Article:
Receiving his secondary and tertiary education in the States, the pianist deciphers the divergence between western and eastern culture. “In Chinese culture, people often emphasize the establishment of identity than building a relationship with your profession. You must focus on technique first before developing musicality. I’d be worried if my music didn’t come across even though I hit all the right notes!” Attempting to shift the distorted value by encouraging more music appreciation, Ernest founded The Music Salon- a concept originated from the 19th century’s salon music which enables audience to enjoy a private concert experience. Besides, he also founded PerformNow, an assembly of young artists performing lesser-known repertoires, in view of the commercialized music scene. “I think history is somewhat biased too. It seems only commercially-successful composers are praised!” When concert halls feature Chopin’s works, PerformNow brings you more alternatives such as Mompou, Lili Boulanger or Bortkiewicz- one of his favourite composers.
Away from the spotlight, Ernest spends his time on piano restoring- a tedious and meticulous job that requires extra attention to fine details. It all started a few years ago when he met a sales representative from Yamaha Corporation. The two built their friendship on their passion and knowledge of the instrument. “Through him I realized that the manufacturing process is never about just manufacturing. In fact, there are certain octaves which can never be duplicated to another piano!” Now the team is one of the best Yamaha piano restorers in Asia.
Ernest is particularly attracted by beauty in matters. From arts to attire, he is tireless in seeking aesthetic perfection. “I don’t shop. My suits are all tailor-made with special attention to details and finishing. I believe only that can give you elegance.” The pianist draws his fashion inspiration from old Hollywood movies, from stars such as Sean Connery, Cary Grant or Clark Gable. The essence of elegance and gracefulness, now lost in modernity, has prompted the pianist to treasure past aesthetic even more dearly. Perhaps his obsession to sartorial art can be regarded as the greatest aesthetic temptation ever to entice him from music.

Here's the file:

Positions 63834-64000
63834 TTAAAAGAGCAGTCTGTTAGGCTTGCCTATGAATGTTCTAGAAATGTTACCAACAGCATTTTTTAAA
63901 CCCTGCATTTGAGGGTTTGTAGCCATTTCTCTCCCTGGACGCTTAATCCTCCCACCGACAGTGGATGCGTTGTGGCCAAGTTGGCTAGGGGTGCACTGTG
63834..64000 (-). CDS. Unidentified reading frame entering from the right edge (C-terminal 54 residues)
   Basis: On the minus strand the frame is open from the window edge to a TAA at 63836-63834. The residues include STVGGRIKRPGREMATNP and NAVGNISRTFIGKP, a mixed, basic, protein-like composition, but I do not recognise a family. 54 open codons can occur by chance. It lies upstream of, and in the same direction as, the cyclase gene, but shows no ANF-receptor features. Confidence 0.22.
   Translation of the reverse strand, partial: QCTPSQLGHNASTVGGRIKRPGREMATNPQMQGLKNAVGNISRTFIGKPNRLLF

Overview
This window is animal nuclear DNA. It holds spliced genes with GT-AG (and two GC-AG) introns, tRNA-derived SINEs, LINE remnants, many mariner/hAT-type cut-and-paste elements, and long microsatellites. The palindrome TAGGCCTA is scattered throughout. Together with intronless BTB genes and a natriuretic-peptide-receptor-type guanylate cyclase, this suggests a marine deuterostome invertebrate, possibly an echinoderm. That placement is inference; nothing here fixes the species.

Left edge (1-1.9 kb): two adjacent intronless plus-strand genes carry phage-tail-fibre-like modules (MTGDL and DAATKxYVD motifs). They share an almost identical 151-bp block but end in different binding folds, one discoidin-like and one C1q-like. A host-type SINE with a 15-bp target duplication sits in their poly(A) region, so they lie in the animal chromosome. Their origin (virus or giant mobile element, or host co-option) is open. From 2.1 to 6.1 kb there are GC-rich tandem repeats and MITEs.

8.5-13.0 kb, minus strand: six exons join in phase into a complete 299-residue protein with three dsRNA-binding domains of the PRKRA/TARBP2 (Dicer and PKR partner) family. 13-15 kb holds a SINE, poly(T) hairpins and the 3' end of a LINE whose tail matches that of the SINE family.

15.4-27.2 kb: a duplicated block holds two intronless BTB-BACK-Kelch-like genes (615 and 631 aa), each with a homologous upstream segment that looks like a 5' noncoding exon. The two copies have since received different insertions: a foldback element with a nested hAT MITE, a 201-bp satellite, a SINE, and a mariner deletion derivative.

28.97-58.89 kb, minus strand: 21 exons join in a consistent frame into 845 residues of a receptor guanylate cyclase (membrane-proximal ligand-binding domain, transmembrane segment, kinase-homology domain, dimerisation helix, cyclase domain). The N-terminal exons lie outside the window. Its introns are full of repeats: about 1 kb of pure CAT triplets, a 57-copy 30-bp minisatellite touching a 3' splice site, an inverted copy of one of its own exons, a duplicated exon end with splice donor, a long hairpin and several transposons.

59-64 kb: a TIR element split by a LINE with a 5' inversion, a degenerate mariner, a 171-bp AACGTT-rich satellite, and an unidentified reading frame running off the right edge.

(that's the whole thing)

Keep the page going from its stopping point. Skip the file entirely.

Beyond his sensitiveness to fine details, Ernest also has a big heart. Well aware of the poverty of the millions in rural provinces of Mainland China, he extends his care and love by joining a local charity that builds schools in villages. “Now I want to get more involved in society. Turning 30 is a point in life when you start to understand human suffering.” He believes that in a world of civilization, ensuring children’s education opportunity is more important than enabling international trade for the sake of coherence in society.
Talking with Ernest makes you feel how the pianist embraces the vastness of music with his humble heart and open mind. “I’m still learning and discovering unknown composers everyday and I realize the more you know, the more you don’t know.” Perhaps it is his genuine character that makes his music exclusively earnest.
Ernest So – Saperton (Gershwin): Bess, You is My Woman Now
Ernest So – Rachmaninoff: Wild Do Not Grieve